To what extent is the environment a concern
in the petroleum industry?
To exactly the same extent as in society as a whole,
according to Lee C. Gerhard, principal geologist for the Kansas
El Dorado photo courtesy of the Kansas Oil
Montana-North Dakota photo by Lee Gerhard
In the industry's infancy, scenes like this
one showing Kansas' El Dorado Field in 1915 were common --
derricks and oil splashed the countryside -- but today such
scenes are gone, replaced with an approach found on the Montana-North
Dakota border (right), where facilities painted in camoflage
colors blend in with the countryside.
"Companies do not lead. They are not out in front
of society," he said, "but they are not behind society."
Gerhard, former president and one of the architects
of AAPG's Division of Environmental Geosciences, has examined current
and past environmental practices in the industry for a paper he's
writing with co-author William F. Lawson, director of the U.S. Department
of Energy's National Petroleum Technology Center in Tulsa.
Their paper, "Environmental Evolution of the Petroleum
Industry," is a subject that holds a personal fascination for Gerhard.
"I keep a working file of all these things, and I
have for many years," he said. "It may sound strange, but I've been
interested in this subject since the early 1960s."
In the paper, Gerhard primarily considers the development
and effects of technology in exploration and geophysics, exploration
drilling, production and post-production.
"Much of the environmental progress of the petroleum
E&P industry is tied directly to the invention and deployment
of new technologies for locating, drilling and producing the world's
oil and gas," he wrote.
Gerhard sets out to examine environmentalism in E&P
during the past 40 years, with a look at "its direction and probable
future progress." But he goes back to the earliest days of U.S.
oil production to make a point about past practices.
"For instance, the way we treated (handled) saltwater
in the old days in the Titusville area was that we let it flow down
the creeks. In more modern practices it's reinjected into other
aquifers," he noted.
After examining the history of the petroleum industry's
relation to environmental concerns, he's convinced that the industry
evolves with -- and responds to -- changing social views.
Gerhard sees the E&P sector of today's industry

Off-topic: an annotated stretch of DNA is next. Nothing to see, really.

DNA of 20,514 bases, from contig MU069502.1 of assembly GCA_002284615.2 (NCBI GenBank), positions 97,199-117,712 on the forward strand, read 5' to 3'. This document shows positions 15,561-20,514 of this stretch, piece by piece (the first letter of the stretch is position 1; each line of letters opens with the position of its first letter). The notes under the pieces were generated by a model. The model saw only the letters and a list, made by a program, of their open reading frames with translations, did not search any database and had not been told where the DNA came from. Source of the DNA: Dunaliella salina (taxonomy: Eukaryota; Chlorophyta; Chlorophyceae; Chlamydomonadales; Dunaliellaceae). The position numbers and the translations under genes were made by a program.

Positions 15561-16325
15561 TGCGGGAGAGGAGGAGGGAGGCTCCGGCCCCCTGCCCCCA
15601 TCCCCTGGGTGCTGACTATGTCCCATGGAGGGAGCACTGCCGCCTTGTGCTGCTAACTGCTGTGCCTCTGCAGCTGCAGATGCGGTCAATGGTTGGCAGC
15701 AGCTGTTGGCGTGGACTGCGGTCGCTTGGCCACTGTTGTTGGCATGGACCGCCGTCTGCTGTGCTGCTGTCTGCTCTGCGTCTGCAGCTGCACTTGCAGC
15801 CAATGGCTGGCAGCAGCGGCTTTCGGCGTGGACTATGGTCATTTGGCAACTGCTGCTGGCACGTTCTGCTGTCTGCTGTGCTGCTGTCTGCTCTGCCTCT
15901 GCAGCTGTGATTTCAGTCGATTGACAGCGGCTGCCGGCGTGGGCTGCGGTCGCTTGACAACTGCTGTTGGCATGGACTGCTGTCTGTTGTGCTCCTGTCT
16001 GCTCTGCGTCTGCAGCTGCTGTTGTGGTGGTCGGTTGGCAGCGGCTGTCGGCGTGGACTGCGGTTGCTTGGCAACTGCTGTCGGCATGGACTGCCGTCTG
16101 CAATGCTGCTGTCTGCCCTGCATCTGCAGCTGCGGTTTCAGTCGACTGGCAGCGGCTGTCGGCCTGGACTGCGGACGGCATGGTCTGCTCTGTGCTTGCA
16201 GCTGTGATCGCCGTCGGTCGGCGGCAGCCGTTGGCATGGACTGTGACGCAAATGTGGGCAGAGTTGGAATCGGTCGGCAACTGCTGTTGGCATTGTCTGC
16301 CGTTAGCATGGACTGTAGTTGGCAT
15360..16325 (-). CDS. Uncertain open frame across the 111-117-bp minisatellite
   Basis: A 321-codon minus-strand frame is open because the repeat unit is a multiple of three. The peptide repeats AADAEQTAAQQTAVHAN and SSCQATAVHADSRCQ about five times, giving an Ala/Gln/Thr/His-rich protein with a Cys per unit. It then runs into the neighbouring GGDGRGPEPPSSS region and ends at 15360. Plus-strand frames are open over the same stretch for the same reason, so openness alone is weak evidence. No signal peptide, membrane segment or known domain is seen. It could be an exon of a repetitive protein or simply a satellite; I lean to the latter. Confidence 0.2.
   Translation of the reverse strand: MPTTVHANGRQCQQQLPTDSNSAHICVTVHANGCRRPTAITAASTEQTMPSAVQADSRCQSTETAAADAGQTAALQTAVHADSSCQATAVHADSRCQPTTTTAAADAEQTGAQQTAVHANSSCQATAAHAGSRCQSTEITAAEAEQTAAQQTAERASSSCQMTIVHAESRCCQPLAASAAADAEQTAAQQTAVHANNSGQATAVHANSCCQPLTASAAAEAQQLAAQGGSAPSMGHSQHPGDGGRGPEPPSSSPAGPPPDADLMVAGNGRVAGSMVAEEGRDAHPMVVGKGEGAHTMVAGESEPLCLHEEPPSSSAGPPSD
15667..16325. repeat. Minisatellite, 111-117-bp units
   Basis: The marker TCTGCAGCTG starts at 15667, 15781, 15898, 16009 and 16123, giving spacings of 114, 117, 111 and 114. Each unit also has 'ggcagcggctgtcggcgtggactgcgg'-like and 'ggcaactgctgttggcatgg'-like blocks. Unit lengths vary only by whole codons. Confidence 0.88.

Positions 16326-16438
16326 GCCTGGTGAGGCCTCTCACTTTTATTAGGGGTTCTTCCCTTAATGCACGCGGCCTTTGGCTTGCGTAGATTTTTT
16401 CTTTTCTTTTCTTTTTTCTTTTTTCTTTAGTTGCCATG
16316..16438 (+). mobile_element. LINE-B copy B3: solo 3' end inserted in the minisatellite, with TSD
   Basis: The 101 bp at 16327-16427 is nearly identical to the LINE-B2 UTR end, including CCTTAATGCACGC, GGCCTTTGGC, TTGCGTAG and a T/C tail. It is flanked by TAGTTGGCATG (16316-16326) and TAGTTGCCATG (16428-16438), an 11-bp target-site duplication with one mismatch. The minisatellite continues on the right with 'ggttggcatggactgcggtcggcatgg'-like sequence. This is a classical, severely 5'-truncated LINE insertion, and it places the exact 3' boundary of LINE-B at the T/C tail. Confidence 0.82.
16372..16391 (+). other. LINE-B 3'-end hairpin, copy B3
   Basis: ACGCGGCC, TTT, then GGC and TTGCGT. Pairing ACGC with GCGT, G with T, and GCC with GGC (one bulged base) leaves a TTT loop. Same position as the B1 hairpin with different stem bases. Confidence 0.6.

as "benign" in environmental impact. Earlier practices may have
been less benign, he said, but they were in step with practices
in other industries at the time.
"The oil industry in those days met the norms of
society," he commented. "It meets the norms of society today, and
it will meet the norms of society in the future."
Horse of a Different Color
This evolution isn't always conscious or purposeful.
Gerhard said advances in technology have tended to
make the industry more efficient and less intrusive.
an example, he cited the reduction in a wellsite footprint from
60 acres to just six acres at Prudhoe Bay, Alaska. And he's developed
a comparison of horse power with modern horsepower, in efficiency
and environmental effect.
"Modern automobiles pollute an order of magnitude
less than horses," Gerhard said. "Horses add 772 grams of pollution
per kilometer traveled, modern cars only 72.4 grams per kilometer."
Gerhard recalled attending a meeting of scientists
and explaining the minimized effects of today's E&P.
"The shocked reaction of the audience -- who were
not geologists and were not members of the petroleum industry --
to the pictures I showed and the arguments I made, made me realize
I needed to write this paper," he said.
Start Spreading the News
Lawson agrees that "industry has been driven to become
more efficient, and one of the outcomes is that it has given industry
a better environmental posture."
Companies like Enron and BP have become aggressors
in environmental practices, he noted.
"These companies have really taken the lead and the
moral high ground," Lawson said. "They have set their own standards
for reducing emissions.
"I think we'll likely see other companies doing some
similar things, large companies," he continued. "And we're going
to see more and more people wanting to know about energy, because
energy will be so important to the U.S. economy over the next decade."
What worries Lawson is the lack of capital investment
in the energy industry, which has crippled areas from E&P resources
to pipeline infrastructure to refineries.
That's unfortunate but hardly surprising, he said.
"If you look at the energy sector as a whole, the
return on investment has been very, very low compared to other segments